Forms of War
The first section of the new permanent exhibition of the Bavarian Army Museum depicts the forms of war in the period from about 1600 to 1815. It is housed in the New Castle in Ingolstadt, a splendid Gothic building built in the 15th century for the Bavarian dukes
Large battles, which were at the very heart of the war, are presented on the upper floor, in the former ballroom of the castle. The opposing troops would meet on an open field and within a few hours the battlefield was littered with dead or wounded soldiers, often thousands of them. The distances at which the projectiles of the muskets and cannons could hit their targets were short. The combatants stood face to face. Again and again there was close combat with cutting and thrust- weapons. The cavalry was particularly terrifying. With firearms becoming more and more numerous and effective, tactics had to be adapted. The strict discipline with which the foot soldiers marched into battle at that time is hard to imagine today.
The exhibition puts the weapons and equipment of the warriors on display, thereby making the combat very vivid. But it also depicts the wounds and hardships. The bones found in a mass grave from the Battle of Alerheim (1645) bear visible testimony to the lives, sufferings and deaths of those soldiers.
Fortresses played a decisive role in almost all European wars of that time. Indeed, there were considerably more sieges than battles. Fortified towns were the most highly contested possessions. Against the increasingly complex fortifications with their bastions, ramparts and trenches, a systematic technique of assault was developed around 1670, making use of approach trenches and gun batteries. The preparations for and the conduct of a siege were marked by an enormous mobilization of people and materials. At the centre of the room is the unique planning model of the Fortress of Ingolstadt (around 1570).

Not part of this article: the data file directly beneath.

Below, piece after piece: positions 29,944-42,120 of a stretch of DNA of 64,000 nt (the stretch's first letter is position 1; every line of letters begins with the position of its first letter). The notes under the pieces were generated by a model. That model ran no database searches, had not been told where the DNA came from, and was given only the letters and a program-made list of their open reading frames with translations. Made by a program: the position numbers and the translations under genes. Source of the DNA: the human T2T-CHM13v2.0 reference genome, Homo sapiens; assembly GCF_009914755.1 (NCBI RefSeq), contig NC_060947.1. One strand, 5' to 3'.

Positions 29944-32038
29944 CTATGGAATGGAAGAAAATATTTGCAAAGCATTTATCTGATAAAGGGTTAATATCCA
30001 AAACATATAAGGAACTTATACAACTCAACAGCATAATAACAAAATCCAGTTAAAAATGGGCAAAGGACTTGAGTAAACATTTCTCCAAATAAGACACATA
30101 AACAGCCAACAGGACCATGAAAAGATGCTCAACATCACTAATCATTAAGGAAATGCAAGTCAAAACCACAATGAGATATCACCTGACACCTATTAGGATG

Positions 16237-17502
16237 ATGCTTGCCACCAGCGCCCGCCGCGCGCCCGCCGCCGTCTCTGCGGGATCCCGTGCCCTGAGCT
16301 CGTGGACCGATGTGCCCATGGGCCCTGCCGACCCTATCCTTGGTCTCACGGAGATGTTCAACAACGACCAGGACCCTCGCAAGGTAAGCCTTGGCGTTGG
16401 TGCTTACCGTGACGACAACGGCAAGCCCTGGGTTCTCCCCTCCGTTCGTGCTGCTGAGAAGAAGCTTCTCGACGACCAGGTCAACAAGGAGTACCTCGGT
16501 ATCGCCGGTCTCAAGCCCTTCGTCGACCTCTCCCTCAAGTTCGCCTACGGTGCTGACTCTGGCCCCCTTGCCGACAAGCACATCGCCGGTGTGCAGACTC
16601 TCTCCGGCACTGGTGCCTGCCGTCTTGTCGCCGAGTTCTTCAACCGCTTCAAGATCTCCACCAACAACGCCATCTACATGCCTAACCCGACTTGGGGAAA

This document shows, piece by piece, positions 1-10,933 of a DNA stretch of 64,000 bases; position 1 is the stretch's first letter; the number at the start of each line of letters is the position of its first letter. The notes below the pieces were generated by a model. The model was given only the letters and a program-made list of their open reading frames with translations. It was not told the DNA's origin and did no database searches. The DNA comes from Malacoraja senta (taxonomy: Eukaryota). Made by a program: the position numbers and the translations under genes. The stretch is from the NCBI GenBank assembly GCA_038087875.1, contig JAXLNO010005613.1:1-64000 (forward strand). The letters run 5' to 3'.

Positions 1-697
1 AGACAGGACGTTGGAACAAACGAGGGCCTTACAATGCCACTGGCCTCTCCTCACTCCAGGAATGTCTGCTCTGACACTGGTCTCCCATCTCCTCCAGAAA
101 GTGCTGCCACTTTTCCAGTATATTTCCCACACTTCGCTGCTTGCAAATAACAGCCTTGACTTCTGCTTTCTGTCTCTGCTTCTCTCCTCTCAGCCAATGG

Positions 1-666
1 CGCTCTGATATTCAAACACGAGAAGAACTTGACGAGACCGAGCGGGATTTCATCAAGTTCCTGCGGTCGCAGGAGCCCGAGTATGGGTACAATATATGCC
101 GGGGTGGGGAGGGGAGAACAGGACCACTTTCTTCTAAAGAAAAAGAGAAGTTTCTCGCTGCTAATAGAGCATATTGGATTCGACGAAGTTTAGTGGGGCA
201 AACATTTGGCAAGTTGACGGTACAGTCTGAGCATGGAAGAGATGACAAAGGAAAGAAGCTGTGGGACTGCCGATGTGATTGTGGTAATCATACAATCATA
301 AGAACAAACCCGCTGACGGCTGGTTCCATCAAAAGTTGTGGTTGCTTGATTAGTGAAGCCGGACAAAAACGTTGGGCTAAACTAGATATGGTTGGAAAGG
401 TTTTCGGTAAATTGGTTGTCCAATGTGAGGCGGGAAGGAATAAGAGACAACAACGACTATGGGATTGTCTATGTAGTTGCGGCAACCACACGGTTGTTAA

Some of the most important architects of that time were involved with fortifications. But all these plans and elaborate drawings must not obscure the fact that siege warfare was just as cruel and destructive as the other forms of war. Artefacts from a large excavation on the site just north of the New Castle shine some extra light on the hard work of the fortress labourers. An original wheelbarrow from 1537 can be seen opposite the fortress model.
The "Little War"
The everyday experience of war did not consist solely of great battles and sieges. Marches and bivouacs were often much more stressful. Added to this was the plundering of the land, which made war possible in the first place. The armies were constantly on the move to feed themselves or to impede the enemy‘s supply. The contemporaries called this the “little war”. It was the civilian population, who were being robbed and terrorised, that suffered the most from it. For them, it did not make much of a difference whether it was enemy soldiers or those of their own sovereign. Furthermore, armed marauders also frequently went on the prowl, on their own, in times of war. In the centre of the room there are two helmets of soldiers who were slain while looting.
Here you can download the whole catalogue as PDF for free (ca. 12 MB).
It contains all objects of the exhibition areas "The Battle", "Sieges" and "The Small War".
It is available at bookstores and in the shop of the museum for 15 €.
Forms of War 1600-1815
(Catalogues of the Bavarian Army Museum Vol. 19)
Tobias Schönauer and Daniel Hohrath
Ingolstadt 2019, 248 pages, numerous illustrations, hard cover